"Less than a year ago we shared with you the revolutionary steps AMD was taking to deliver significant improvements to their once infamous proprietary Linux display driver and at the same time the work they were doing to foster the growth of an open-source driver for their latest graphics card families. These steps have certainly paid off for both AMD and the Linux community at large. AMD's proprietary driver is now on par with NVIDIA's Linux driver and there are two open-source ATI drivers picking up new features and improvements on an almost daily basis. AMD also continues to publish new programming guides and register information on a routine basis for their latest and greatest hardware. This has been truly phenomenal to see, but AMD has now evolved their Linux support by taking it a large step further. AMD is in the process of pushing new high-end features into their Linux driver -- such as Multi-GPU CrossFire support -- and with the ATI Radeon HD 4850 they have even begun showing off Tux, the Linux mascot, on their product packaging and providing Linux drivers on their product CDs!"

Red Hat Summit panel: Who 'won' OOXML battle?

"' ODF has clearly won,' said Stuart McKee, referring to Microsoft's recent announcement that it would begin natively supporting ODF in Office next year and join the technical committee overseeing the next version of the format."
"'We sell software for a living. The ability to implement ODF in the middle of our ship cycle was just not possible," he said. "We couldn't do that during the release of Office 2007. We're looking forward and committed to doing more than [ODF-to-OOXML] translators.'"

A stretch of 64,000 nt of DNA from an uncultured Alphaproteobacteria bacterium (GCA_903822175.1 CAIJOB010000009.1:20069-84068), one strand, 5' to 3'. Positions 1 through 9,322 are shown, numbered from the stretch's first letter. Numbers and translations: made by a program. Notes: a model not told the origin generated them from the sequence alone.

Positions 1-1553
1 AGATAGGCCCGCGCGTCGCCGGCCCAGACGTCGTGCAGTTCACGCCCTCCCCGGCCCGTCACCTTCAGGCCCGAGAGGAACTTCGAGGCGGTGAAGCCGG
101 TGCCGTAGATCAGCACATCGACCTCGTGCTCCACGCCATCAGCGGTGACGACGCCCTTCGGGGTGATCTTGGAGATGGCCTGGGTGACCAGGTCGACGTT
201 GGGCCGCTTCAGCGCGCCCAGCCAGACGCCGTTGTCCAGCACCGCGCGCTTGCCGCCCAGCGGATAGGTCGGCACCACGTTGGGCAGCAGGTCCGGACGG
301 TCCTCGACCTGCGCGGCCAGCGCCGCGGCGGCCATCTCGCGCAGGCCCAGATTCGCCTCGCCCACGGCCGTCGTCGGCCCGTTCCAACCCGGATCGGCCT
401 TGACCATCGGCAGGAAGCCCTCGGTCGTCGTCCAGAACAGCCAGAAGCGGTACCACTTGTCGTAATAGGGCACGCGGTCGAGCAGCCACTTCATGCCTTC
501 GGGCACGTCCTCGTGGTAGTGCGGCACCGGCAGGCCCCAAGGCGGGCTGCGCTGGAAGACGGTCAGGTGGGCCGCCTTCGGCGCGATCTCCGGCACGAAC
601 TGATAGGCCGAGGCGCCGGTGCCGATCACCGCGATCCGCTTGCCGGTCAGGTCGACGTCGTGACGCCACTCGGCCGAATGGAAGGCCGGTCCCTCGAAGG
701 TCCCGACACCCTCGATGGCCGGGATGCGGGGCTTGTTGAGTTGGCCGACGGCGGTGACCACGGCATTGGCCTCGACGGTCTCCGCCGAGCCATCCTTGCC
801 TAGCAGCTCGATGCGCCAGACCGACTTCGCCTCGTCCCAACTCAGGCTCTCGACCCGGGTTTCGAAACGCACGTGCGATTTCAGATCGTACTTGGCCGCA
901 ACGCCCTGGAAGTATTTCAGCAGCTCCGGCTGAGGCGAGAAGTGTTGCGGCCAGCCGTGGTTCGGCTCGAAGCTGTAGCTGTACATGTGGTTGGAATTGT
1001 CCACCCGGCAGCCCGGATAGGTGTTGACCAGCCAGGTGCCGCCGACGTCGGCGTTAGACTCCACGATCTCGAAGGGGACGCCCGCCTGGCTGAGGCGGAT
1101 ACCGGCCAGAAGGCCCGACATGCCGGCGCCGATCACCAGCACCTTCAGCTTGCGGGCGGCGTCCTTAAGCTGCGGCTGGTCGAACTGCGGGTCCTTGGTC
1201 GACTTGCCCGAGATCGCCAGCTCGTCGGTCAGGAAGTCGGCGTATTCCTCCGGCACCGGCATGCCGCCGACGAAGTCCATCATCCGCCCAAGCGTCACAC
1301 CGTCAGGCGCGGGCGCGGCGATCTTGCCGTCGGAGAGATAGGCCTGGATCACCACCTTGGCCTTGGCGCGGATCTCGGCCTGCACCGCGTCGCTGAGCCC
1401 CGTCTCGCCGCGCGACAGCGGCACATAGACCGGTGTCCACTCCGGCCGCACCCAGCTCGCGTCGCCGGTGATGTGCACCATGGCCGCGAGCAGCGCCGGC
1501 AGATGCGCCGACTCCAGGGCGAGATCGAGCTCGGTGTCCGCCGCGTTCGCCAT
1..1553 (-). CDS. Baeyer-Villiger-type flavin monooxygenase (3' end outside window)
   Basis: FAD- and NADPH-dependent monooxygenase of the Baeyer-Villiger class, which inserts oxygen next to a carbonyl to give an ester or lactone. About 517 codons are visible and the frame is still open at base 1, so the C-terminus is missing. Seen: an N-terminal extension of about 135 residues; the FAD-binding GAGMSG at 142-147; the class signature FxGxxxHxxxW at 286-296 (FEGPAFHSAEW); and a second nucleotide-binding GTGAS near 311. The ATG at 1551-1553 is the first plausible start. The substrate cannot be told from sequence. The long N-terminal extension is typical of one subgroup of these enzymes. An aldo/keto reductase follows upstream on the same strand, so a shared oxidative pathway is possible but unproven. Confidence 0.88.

NVidia says no to request to release open source drivers, once again

"Nvidia reiterated that it won’t provide open source drivers for Linux because the company claims there is no need for it."

"Nvidia provides binary Linux drivers and has open sourced some drivers such as the nv X driver and other utilities that work with the proprietary driver, including the installer, config and settings.The company is a leading provider of graphics cards and software for the desktop and embraces a cross platform strategy."

Arch Linux Schwag Report

Contributed by: Dusty Phillips


Between May 15, 2008 and June 15, 2008, we sold an even 50 products on the Arch Linux Schwag shop hosted by Zazzle. Our total royalties and referrals came to $65.43 for this period, a new record high for a one month period. In total since March, we have accumulated over $200 in Schwag Royalties and Referals! Congratulations and thank you for supporting Arch Linux, the best of distros.

New Products